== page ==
Lesson 1: Climax of a Story
Stone Soup | 480L
- Learning Goal
- Identify and describe the climax in a story.
- Identify and describe the elements of plot including rising actions, the problem, falling actions and the resolution.
- Approximately 50 minutes
- Necessary Materials
Provided: Example Graphic Organizer for Direct Teaching, Example Graphic Organizer for Guided Practice, Independent Practice Worksheet
Not Provided: Stone Soup by Jon J. Muth and Sweet Clara and the Freedom Quilt by Deborah Hopkinson, independent or guided reading books, chart paper, markers
will explain the meaning of the climax within a story (the most exciting part of the story). I will review that rising actions lead to the problem and then to the climax. I will also review that falling actions lead to the resolution of the problem. I will read the book Stone Soup by Jon J. Muth and chart the rising actions, problem, climax, falling actions, and resolution in a graphic organizer as I read. (Direct Teaching Teacher Example Graphic Organizer is provided below in Teacher and Student Materials.)
Ask: How did I identify the elements of plot in the story? Students should respond that as you read, you charted events that led to the climax of the story, the problem, falling actions, and the resolution of the story.
will do a picture-walk through the book Sweet Clara and the Freedom Quilt by Deborah Hopkinson (or another familiar book, already read in class). We will identify and chart the rising actions, problem, climax, falling actions, and resolution in a graphic organizer. (Guided Practice Teacher Example Graphic Organizer is provided below.)
will complete a graphic organizer identifying the rising actions, problem, climax, falling actions, and resolution in an independent or leveled guided reading book. (Student Independent Practice is provided below.)
Build Student Vocabulary curiosity
|Tier 2 Word: curiosity|
|Contextualize the word as it is used in the story||The monks with the fire and the large pot in the middle of the village were a true curiosity.|
|Explain the meaning student-friendly definition)||A curiosity is something strange or unusual. It is something people would like to learn about. It might make you curious.|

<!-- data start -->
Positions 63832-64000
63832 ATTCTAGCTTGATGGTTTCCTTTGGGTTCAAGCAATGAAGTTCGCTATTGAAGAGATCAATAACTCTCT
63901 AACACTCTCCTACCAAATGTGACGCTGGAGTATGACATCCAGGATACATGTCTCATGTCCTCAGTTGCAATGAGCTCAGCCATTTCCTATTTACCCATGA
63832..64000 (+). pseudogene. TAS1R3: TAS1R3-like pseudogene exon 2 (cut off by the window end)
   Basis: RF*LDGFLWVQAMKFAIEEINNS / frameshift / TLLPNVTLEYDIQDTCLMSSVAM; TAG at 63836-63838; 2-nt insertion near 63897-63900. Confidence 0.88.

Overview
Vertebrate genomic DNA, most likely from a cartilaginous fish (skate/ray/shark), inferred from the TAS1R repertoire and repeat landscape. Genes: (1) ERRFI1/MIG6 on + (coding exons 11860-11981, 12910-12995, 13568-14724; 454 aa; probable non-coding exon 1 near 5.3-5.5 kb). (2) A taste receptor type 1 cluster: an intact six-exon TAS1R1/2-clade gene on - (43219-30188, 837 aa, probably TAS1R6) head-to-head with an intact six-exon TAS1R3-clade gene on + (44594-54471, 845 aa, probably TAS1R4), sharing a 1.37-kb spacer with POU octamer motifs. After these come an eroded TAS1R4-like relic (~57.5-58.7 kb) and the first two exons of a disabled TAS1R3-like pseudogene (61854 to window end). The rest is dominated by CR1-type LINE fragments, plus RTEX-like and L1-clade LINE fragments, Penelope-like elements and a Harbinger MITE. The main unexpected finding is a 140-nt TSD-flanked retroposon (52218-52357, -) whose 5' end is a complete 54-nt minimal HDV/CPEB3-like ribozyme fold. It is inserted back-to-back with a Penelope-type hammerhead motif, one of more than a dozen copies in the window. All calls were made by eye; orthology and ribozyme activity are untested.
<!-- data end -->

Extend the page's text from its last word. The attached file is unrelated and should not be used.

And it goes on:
|Students repeat the word||Say the word curiosity with me: curiosity.|
|Teacher gives examples of the word in other contexts||The people in the town were curious about the monks and the pot. They thought the sight was a curiosity because it was something so strange and unusual that they wanted to know more about. Curiosity can also mean a desire to learn or to know. I have a curiosity about why the moon circles the Earth. I am curious about this.|
|Students provide examples||What do you think is a curiosity? Why does it make you curious? Say, “___________ is a curiosity because________.”|
|Students repeat the word again.||What word are we talking about? curiosity|
|Additional Vocabulary Words||monk, weary|
Before reading Stone Soup, explain that you are going to read a story about monks. Monks are people who practice the religion Buddhism. Buddhism is a major world religion that started in India and has spread all over the world. It is 2,500 years old and is followed by 350 million Buddhists worldwide. Buddhists believe that there are cycles of birth and life and that you can be reborn. Buddhist monks are religious Buddhists who are trying to reach a state of perfection, free of suffering. They do this by separating themselves from "things" in the world. Many monks do not have material possessions, except what they need to survive. They believe that wanting things makes life more difficult.
Texts & Materials
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